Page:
I repowering a 1975 Sea Ray 20 ft. SRV 200 I/O. I'm replacing an OMC 235 (Ford 351 V8) engine. Should I select a marine or truck engine?
I searched the internet (Google) to find an answer, but after receiving conflicting information about the differences in truck and marine engines, I'm more confused than ever.I understand the differences in the performance demands of car, truck and marine engines, but are there really differences between remanufactured truck and marine engines?I use my boat for pleasure, about 10-20 times per year, about 2 hours each time. We tow skiers, tubes, rafts and joy ride.Your article (Boating Mag, Feb. 2010, page 22) didn't really speak to the differences and the benefit of a marine engine over a truck engine.Can you help enlighten me?ThanksDon
After asking myself the same question over and over again, it is my conclusion that your best bet is to install a rebuilt MARINE engine. Biggest reason is it is designed for just that purpose, a demanding and harsh wet enviroment were it runs a constant 4000 - 6000 rpms verses an auto engine that rarely ever sees over 4000.
I've seen more than 1 person become very dissappointed after installing other than a proper marine engine as a replacement, as automotive type engines including light truck engines generally have diferrent cylinder heads and camshafts due to emmission restrictions, and do not produce as much power as a proper marine engine. The blocks are generally the same however, and most of the marinized parts on the marine version can be easily changed over....but it's worth the extra few bucks to buy the right engine...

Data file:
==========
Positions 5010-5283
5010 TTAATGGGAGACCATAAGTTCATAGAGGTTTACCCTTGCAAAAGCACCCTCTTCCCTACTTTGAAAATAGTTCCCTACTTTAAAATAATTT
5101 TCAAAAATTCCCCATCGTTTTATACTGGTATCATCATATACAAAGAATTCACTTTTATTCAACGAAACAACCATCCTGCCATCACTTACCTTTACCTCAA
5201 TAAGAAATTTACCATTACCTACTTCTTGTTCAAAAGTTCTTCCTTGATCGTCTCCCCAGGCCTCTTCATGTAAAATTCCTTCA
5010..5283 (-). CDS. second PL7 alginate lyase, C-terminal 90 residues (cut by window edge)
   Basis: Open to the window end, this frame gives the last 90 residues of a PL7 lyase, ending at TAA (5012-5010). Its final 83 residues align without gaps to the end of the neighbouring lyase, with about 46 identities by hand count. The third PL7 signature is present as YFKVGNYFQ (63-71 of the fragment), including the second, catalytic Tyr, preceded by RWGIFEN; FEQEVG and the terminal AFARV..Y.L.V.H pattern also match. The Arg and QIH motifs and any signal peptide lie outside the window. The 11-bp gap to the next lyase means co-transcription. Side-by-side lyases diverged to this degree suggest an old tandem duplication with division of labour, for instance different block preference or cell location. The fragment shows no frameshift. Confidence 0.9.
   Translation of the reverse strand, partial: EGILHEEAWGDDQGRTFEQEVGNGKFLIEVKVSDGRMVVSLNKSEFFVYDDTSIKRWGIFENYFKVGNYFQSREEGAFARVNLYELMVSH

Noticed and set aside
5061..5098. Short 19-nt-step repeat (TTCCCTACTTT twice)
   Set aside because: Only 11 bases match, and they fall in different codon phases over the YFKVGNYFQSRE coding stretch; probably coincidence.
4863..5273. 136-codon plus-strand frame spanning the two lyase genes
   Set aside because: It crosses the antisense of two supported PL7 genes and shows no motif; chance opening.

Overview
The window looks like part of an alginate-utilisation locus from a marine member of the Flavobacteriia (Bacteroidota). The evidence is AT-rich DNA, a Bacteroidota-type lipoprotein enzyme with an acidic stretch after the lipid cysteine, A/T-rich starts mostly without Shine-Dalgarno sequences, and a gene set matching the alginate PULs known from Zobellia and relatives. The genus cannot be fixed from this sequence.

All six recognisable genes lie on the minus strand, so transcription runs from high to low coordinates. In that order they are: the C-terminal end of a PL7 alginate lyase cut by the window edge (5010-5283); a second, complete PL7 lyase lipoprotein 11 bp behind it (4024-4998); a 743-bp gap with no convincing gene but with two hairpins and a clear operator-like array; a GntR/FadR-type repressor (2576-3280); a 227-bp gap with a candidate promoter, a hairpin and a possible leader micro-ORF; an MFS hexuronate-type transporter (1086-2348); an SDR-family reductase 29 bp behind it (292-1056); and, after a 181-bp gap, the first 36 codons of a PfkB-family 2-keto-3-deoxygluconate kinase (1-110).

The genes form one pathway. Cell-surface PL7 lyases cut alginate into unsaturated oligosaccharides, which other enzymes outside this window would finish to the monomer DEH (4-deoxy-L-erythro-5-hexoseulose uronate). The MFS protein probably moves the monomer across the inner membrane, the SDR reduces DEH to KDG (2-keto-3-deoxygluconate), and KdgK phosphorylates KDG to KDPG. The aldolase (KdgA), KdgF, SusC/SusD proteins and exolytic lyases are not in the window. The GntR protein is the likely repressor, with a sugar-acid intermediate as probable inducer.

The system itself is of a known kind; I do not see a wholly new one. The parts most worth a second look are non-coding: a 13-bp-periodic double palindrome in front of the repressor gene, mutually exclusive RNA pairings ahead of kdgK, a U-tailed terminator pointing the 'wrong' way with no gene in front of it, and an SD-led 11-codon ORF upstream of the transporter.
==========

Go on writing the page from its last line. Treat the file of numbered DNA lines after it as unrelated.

What the guys above said. Since a boat doesnt have a multispeed transmission, the engine is always revving high RPM, thus the mapping is different. And the bolt-ons, like starter motors, alternators, etc are rated for the environment and safer in closed engine rooms, versus the "open to the air" environment of a truck.
I think a Marine engine is the best choice. It's important to use marine parts such as starters, alternators and such, otherwise you might find the engine removed from the boat in an unexpected manner. I wonder if marine ignition protected parts would mate up to a non-marine engine?
Check the re-builders reputation carefully. If someone else is purchasing and installing the engine, I think it's still wise to check the re-builder. I was looking at U.S. Engines until I read feedback from other people, and learned the company has several outstanding, unpaid judgments from unhappy consumers.
I also found out having a high BBB rating doesn't mean as much as I thought. For example, US Engines BBB rating has varied between a D and A+ over time, since BBB excludes complaints that result in judgments. In other words, you file a complaint with the BBB against a business, and the BBB business rating is dragged down. However, if you file in small claims (or other court) and win, with a judgment in your favor, BBB removes your complaint from the rating process for that business.
In my opinion, marine engines are the safest and best way to go!